Lenovo’s stocklike American depositary receipts rose 9 percent Tuesday after the company reported a 31 percent surge in revenue powered by market share gains and better-than-expected margins.
Nevertheless, accounting changes stemming from two major acquisition totaling $5 billion and the addition of Motorola’s unprofitable smartphone business was a drag on net income, as was expected.
Net income for the fiscal third quarter that ended in December fell 5 percent from a year ago to $253 million, ahead of the $182.4 million projected by analysts polled by Bloomberg News. Net income before merger-and-acquisition charges rose 23 percent.
Revenue for the world’s largest PC maker totaled $14.1 billion; analysts had projected revenue of $13.5 billion. Lenovo is based in China and has a headquarters in Morrisville that employs about 3,500 workers.
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During a conference call with analysts, CEO Yang Yuanqing said that the businesses that Lenovo acquired in the fall – Motorola Mobility and a line of servers from IBM – “have shown great momentum” and that the synergies that the company had foreseen were already delivering savings.
“This will become even more significant next year,” he said.
This was the first quarterly results to include the new IBM and Motorola businesses; only two months worth of Motorola results were incorporated into the quarter. The two acquisitions accelerated the company’s diversification strategy, which has been driven by slumping demand for PCs. Thanks to those deals, Lenovo rose from tied at No. 4 to No. 3 in the worldwide smartphone market and also jumped to No. 3 in the global server market.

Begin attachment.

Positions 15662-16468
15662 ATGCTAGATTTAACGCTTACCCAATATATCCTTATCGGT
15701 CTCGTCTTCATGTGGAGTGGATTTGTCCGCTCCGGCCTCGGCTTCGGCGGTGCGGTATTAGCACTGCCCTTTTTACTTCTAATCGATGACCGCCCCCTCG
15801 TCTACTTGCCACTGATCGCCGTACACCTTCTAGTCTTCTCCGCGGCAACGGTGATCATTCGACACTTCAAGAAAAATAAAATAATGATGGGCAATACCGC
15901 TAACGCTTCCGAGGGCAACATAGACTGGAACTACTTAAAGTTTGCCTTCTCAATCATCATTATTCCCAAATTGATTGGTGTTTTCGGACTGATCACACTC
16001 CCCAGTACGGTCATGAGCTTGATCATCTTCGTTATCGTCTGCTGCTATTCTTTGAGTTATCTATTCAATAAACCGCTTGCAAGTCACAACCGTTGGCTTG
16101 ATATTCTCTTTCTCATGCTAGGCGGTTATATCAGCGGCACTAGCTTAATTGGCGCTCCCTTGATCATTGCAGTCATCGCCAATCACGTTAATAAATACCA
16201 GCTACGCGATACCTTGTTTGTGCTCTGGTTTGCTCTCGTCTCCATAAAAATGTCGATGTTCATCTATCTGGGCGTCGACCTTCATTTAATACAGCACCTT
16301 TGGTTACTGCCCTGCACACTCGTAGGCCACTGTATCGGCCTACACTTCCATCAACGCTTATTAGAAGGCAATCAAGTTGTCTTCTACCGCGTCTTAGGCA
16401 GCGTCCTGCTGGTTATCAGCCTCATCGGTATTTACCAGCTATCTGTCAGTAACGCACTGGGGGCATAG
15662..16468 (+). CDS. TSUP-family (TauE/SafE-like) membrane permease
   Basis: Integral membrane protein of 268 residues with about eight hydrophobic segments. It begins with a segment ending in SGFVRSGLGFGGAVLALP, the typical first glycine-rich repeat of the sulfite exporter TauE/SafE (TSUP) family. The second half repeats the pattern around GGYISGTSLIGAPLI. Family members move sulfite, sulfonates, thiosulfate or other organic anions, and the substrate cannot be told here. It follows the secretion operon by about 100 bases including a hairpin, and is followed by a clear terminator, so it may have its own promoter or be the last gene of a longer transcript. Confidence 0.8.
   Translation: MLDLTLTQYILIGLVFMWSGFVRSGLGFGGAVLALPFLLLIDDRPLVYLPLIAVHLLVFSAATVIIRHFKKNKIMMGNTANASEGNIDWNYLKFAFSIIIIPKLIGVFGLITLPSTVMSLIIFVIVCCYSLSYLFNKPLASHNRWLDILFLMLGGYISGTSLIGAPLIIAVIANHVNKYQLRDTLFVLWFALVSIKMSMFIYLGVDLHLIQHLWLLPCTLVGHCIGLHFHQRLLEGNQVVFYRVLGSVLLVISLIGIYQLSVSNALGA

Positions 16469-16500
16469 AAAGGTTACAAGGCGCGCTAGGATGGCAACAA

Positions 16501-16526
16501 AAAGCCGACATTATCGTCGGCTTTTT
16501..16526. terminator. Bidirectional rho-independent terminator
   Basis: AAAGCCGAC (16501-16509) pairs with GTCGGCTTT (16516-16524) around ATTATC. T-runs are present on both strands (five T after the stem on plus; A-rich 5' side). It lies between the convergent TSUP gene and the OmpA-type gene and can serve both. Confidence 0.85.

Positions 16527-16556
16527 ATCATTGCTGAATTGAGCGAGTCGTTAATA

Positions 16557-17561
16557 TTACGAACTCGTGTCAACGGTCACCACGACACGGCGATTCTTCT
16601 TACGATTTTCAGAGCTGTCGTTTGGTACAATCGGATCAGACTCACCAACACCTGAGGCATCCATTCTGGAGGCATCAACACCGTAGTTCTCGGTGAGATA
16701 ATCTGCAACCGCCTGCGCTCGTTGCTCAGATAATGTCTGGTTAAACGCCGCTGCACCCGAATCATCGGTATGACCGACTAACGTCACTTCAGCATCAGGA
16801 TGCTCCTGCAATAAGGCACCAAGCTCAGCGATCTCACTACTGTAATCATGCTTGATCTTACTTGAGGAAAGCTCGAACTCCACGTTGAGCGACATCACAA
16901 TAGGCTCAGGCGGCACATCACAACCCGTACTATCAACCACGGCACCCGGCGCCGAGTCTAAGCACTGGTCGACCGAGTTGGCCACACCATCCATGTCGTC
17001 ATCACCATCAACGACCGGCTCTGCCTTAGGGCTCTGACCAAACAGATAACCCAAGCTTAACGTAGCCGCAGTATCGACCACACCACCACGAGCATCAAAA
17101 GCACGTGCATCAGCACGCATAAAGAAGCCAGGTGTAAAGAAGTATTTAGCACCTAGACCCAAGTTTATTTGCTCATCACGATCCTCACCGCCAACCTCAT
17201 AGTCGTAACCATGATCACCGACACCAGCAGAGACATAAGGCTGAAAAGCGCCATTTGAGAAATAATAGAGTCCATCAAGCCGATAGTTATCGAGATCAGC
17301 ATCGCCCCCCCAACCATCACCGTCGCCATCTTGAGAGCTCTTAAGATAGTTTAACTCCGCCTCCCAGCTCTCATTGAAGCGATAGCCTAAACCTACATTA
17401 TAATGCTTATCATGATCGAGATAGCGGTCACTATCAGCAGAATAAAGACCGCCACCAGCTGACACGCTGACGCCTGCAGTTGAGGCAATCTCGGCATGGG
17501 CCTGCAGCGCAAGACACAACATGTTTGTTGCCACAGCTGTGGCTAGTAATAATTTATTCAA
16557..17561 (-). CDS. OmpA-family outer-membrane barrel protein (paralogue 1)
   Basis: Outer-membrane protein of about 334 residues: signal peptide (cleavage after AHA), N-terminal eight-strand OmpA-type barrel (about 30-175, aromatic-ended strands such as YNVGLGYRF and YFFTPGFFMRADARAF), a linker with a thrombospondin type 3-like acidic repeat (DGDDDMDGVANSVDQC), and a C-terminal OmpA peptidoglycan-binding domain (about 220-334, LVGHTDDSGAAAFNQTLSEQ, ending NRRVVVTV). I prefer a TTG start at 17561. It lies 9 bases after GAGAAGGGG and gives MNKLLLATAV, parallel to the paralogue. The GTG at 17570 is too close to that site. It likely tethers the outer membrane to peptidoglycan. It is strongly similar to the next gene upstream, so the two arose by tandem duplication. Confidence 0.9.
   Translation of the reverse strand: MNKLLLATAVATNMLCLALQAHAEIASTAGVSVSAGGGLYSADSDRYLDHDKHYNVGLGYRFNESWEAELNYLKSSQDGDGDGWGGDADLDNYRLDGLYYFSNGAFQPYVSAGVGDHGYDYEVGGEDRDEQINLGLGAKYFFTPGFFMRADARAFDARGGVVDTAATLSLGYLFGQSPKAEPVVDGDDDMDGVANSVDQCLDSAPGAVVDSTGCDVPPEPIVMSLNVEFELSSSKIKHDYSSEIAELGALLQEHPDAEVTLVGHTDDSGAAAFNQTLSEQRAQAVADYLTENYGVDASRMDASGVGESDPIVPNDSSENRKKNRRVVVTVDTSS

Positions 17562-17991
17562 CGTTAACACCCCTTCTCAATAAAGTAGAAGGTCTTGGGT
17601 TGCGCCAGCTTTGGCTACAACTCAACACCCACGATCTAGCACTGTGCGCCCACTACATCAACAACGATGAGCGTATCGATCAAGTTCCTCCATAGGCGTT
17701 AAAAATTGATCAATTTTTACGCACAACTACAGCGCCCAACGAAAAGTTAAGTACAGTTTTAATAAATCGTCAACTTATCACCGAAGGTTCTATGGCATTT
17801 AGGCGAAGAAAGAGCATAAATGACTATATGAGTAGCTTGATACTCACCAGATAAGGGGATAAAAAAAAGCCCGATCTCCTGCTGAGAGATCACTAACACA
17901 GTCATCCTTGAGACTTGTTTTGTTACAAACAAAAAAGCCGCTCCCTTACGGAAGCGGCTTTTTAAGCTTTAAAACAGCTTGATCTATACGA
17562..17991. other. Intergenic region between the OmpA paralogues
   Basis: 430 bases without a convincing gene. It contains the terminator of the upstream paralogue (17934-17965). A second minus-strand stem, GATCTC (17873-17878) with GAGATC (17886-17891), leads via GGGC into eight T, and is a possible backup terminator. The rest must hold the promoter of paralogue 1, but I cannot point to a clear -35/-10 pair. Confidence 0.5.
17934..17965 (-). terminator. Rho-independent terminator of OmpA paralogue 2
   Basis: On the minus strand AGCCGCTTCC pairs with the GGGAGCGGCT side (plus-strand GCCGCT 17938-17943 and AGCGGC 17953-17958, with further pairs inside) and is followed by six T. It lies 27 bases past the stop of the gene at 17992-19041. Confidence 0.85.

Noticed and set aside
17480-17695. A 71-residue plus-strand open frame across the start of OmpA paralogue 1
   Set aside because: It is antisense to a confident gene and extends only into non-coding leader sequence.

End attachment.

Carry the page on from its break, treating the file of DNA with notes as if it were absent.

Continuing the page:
Revenue from Lenovo’s PC business, which accounted for 65 percent of sales, rose 5 percent to $9.15 billion.
Last month, market research firm IDC reported that Lenovo’s worldwide shipments rose 4.9 percent in the fourth quarter – well ahead of the overall market, which declined 2.4 percent. That boosted Lenovo’s leading market share to 19.9 percent, up from 18.5 percent a year earlier.
Lenovo’s mobile business sales, which includes smartphones and tablets and accounts for 24 percent of revenue, more than doubled to $3.39 billion.
Yang said that Motorola doubled its sales volume from a year ago to more than 10 million units and reaffirmed that he expects the business to become profitable within four to six quarters.
Sales of servers, thanks to the addition of the IBM servers, rose 685 percent to $1.2 billion.
“Lenovo’s business segments now are more geographically diversified, and they have a better range of products,” Ricky Lai, an analyst at Guotai Junan International Holdings in Hong Kong, told Bloomberg. “The company is less dependent on the China market and less dependent on PC products.”
PC shipments in North America rose 6 percent. By contrast, according to IDC, the U.S. market rose 4.7 percent in the quarter.
“The biggest thing this past quarter was our consumer sales,” Jay Parker, president of North American operations, said in an interview. “It was a big holiday season for us. We actually hit record share in the consumer segment here in the U.S., over 8 percent for the first time.”
Parker said that much of the growth was driven by sales of Lenovo’s popular line of Yoga tablets, which also can be used as laptops.
Parker said that North American revenue increased more than shipments thanks to sales of premium-priced products, especially Yoga and Think brand devices, and that profits in the region were more than two-and-a-half times higher than a year ago.
“The results were very strong financially and versus the market,” Parker said.
Lenovo’s ADRs closed Tuesday at $28.45, up $2.39. Its 52-week high, recorded in September, was $32.74.